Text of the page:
For nearly a decade, I worked in university recruitment, and now direct one of the most prestigious and competitive merit scholarships in the nation. This is some of what I tell students beginning their final year of high school.
By Anne Lassen
Today’s Arizona high-school seniors will be walking the halls of their new universities as freshmen at this time next year. Between now and then lie many deadlines to remember and decisions to make. Below are six tips to help high-school seniors and their families navigate this exciting time.
It’s time to apply already? Yes.
If your list isn’t already complete, September is a good time to decide what colleges—whether in-state or out-of-state—and scholarships you will pursue. The application has already opened for Arizona’s three state universities for the fall 2022 semester. Nov. 1 and 15 are typical early-decision and early-action deadlines for the nation’s most competitive universities.
As the director of the Flinn Scholars Program, I encourage all excelling Arizona high-school seniors to apply for the prestigious merit-based Flinn Scholarship. While it’s extremely competitive, and only 20 students are selected each year, one of those awardees could very well be you. The deadline to apply for the scholarship, valued at more than $120,000, is Sept. 27.
Applying early for Arizona’s universities
Arizona State University, Northern Arizona University, and the University of Arizona accept applications during most of a student’s senior year. Their applications for admission for the fall 2022 semester opened in July, and there are advantages to applying earlier during your senior year—especially to qualify for the greatest number of scholarships. In addition to scholarships, your admission is the key that unlocks many other important doors: registering for new student orientation where you will get your class schedule, signing up for on-campus housing, and securing parking.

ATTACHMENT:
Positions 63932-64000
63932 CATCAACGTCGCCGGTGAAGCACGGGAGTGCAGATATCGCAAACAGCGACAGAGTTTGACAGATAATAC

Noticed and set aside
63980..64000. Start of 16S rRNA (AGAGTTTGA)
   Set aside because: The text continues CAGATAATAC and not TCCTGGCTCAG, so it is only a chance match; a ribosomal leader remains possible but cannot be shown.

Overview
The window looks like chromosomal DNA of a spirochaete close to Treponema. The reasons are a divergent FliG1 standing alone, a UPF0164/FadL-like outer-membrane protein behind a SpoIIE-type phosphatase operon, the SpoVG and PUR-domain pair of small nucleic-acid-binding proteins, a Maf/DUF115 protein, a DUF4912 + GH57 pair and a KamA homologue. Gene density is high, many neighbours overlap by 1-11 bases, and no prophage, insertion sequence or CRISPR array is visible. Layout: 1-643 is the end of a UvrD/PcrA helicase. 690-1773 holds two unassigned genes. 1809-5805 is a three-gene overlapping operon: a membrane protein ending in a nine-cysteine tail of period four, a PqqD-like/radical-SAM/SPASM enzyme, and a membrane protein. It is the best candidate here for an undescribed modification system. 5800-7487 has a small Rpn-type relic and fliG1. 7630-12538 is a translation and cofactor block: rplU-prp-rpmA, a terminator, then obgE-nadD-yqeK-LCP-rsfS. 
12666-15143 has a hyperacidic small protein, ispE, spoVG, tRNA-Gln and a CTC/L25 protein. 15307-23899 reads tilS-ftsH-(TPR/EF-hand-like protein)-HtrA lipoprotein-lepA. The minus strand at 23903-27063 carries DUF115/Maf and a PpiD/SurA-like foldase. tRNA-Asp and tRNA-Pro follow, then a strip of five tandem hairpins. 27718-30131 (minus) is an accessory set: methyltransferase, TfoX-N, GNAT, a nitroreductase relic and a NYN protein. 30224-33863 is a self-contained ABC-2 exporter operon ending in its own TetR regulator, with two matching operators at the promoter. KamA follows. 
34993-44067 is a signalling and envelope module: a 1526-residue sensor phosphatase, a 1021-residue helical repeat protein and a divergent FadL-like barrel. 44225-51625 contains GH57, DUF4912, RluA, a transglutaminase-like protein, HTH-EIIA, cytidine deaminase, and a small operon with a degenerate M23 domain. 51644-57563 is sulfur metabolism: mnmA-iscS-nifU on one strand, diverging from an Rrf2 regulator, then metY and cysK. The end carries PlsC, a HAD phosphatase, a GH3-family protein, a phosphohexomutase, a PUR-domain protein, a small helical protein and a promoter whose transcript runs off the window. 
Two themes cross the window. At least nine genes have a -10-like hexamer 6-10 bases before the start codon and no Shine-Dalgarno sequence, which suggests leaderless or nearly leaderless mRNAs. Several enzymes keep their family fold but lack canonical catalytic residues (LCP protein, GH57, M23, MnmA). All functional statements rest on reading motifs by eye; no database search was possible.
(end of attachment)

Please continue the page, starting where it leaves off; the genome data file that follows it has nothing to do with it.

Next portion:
Joining the Honors Colleges
Separate from university admission, the honors colleges at Arizona’s public universities have their own applications and admission deadlines. Barrett, The Honors College at ASU opens its separate application for the fall 2022 semester on Sept. 8; the deadline to apply is Nov. 1. The NAU Honors College opened its application on Sept. 1 with a deadline of Nov. 15 for the Honors College Merit Scholarship, and applications being accepted throughout the year. And the UArizona Honors College has its own application for high-school seniors that can be selected when applying to the university. The priority application deadline is Nov. 15, with a final deadline of Feb. 15, 2022.
A Critical Component: Recommendations
Many scholarships and colleges require recommendations. The Flinn Scholarship asks for up to three recommendations—two from teachers and an optional one from a counselor. Recommendations help to complete an applicant’s profile with examples of and observations about a student’s work, experience, and character. It’s important to select recommenders who know you beyond your capacity to get good grades.
And don’t be afraid to ask for recommendations. The vast majority of educators enter and devote themselves to their profession because they care about helping students. Give recommenders enough time to write a thoughtful letter that is not rushed and ensure they have all the information they will need to complete the recommendation. Tell them why you are interested in a program, university, or scholarship and what makes you a strong candidate. Communicate the logistics, such as how the recommendation will be submitted, the format, and the deadline. And, last but not least, thank them.
Paying for College
A good place to start is by filling out the Free Application for Federal Student Aid, or the FAFSA form, to be considered for aid from the U.S. Department of Education. Students can begin filling out the form on Oct. 1 for the next school year to seek out grants, scholarships, work-study jobs, and loans. Students are encouraged to complete the form as soon as possible, and almost all students will qualify for some financial aid. College-bound seniors should also reach out to their universities of choice to learn about financial-aid opportunities and research the scholarships offered each year to Arizona high-school students.
So, what’s your passion?
“If you do what you love, you’ll never work a day in your life.” Every student has heard a version of this, but the problem for many is that they don’t know how to follow their passion—a perfectly natural feeling. To start, consider the distinction between pursing a major/career path that you think will make you happy and one that aligns with your values and the impact you want to have. (What makes you happy, you may discover, can change quickly.) If you can’t really say what you’re passionate about, that’s okay. College is a wonderful place to find answers. Arizona’s universities offer hundreds of majors, clubs, and organizations that will provide opportunities for exploration. I also recommend you take classes outside of your major that intrigue and challenge you.